Charter Pulse

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NEW JERSEY: Bill Gates chats with Franklin Township students live via Internet

virtual-charter-schoolsComputer science students at a Somerset charter school spoke via live video chat Monday to a true computer and business legend.

Bill Gates, founder and former chairman of Microsoft, paid a live interactive video chat visit Monday afternoon to about 40 students at the Central Jersey College Prep Charter School in the Somerset section of Franklin, as part of Computer Science Education Week, which runs from Dec. 9 to 15.

The chat is part of a national Hour of Code event to encourage young students to learn to write computer code.

Central Jersey was one of only eight schools in the country to participate in Monday’s video chat with Gates, with each school designating one student to personally ask Gates a question, according to Lynne Ozgur, grants manager of the charter school.

Central Jersey’s designated questioner, sixth-grader Evyavan Patel, asked Gates for an example of when a kid has given him useful advice that has made a difference in his life.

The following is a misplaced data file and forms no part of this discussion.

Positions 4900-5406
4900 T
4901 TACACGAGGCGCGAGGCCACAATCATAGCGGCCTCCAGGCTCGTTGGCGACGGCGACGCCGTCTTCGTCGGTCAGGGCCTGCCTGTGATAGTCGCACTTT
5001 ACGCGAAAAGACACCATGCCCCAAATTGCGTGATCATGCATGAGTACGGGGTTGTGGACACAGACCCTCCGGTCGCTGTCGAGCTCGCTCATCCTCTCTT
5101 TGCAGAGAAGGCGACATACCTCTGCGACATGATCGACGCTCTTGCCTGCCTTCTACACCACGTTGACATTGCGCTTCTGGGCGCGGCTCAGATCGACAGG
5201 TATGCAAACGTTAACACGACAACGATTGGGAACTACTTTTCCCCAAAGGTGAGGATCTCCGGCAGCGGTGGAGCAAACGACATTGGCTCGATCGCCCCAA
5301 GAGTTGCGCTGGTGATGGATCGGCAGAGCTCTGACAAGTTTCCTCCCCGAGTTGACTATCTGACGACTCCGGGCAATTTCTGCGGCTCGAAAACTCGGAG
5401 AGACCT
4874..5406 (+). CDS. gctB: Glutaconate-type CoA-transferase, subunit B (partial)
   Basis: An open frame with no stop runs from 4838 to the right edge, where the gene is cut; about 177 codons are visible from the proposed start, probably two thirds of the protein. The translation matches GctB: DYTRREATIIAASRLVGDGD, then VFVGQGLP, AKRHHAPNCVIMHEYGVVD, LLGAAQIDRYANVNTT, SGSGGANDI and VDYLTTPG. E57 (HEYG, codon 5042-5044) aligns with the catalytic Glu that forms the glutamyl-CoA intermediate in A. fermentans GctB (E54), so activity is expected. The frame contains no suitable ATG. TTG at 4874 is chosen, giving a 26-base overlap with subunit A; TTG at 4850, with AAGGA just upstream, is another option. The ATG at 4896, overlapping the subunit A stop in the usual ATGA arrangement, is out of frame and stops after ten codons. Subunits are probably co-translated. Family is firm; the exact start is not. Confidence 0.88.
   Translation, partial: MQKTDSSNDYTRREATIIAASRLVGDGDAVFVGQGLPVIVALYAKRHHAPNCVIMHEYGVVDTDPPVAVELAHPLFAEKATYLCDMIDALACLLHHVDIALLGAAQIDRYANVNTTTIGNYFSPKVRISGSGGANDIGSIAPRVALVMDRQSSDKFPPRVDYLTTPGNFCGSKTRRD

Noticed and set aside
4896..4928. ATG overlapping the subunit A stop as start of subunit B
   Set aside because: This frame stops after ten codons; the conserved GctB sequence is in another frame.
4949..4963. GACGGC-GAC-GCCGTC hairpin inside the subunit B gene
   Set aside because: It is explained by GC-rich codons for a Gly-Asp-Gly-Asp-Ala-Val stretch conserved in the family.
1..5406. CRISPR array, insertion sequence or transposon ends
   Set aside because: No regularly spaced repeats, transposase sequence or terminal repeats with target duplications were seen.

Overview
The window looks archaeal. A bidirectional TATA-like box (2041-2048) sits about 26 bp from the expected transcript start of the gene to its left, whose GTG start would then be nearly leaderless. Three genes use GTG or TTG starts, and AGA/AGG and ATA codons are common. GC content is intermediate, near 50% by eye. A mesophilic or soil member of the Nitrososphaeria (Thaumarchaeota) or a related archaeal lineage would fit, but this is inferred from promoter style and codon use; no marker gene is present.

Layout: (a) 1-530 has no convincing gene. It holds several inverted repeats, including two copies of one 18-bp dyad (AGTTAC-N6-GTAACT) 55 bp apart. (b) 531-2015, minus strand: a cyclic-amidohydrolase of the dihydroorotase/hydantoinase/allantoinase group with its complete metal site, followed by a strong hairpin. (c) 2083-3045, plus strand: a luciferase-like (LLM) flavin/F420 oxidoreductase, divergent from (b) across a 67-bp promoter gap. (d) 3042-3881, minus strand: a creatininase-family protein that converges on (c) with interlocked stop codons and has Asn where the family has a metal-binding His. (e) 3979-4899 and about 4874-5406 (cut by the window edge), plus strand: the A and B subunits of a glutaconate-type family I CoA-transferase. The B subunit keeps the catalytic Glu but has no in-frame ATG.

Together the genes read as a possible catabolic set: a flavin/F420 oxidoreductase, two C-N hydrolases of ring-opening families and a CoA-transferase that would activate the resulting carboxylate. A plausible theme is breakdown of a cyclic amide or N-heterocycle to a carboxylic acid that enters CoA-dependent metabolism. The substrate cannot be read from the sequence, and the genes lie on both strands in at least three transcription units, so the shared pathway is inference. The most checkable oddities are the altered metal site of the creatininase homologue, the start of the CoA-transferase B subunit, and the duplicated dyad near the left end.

“It keeps me fresh and thinking about things in a good way,” Gates said, pointing out how his own children comment on things they picked up on the internet and have given him ideas about how they use Microsoft projects.

Gates said he had also learned useful things from summer interns at both Microsoft and his foundation.

“I’m so grateful to participate in this national campaign,” said Tarkan Topcuoglu, lead person, or principal, at the charter school. “They expect about 2 million students to take part nationally.”

Topcuoglu said that Hadi Partovi, CEO of Code.org, sponsor of the event, will attend the school Tuesday morning along with Franklin Township Mayor Brian Levine, to present a symbolic $10,000 check to the school representing all new computer equipment to be awarded to the school’s computer lab.

“I think it’s an awesome event,” said Cynthia Gipson Lee, mother of Zacharias Lee, who attends the school and took part in Monday’s event. “Even for kids not interested in software development, it’s very inspiring for them.”

The school has about 200 students taking computer science courses in middle school, and ninth and tenth grades in the high school, said Ilknur Pehlivan, computer science teacher.

“It was incredible for us — wonderful for us,” Pehlivan said. “Very inspirational.”

Source: NJ.com – Walter O’Brien

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This entry was posted on December 11, 2013 by in Charter Schools, New Jersey and tagged , .

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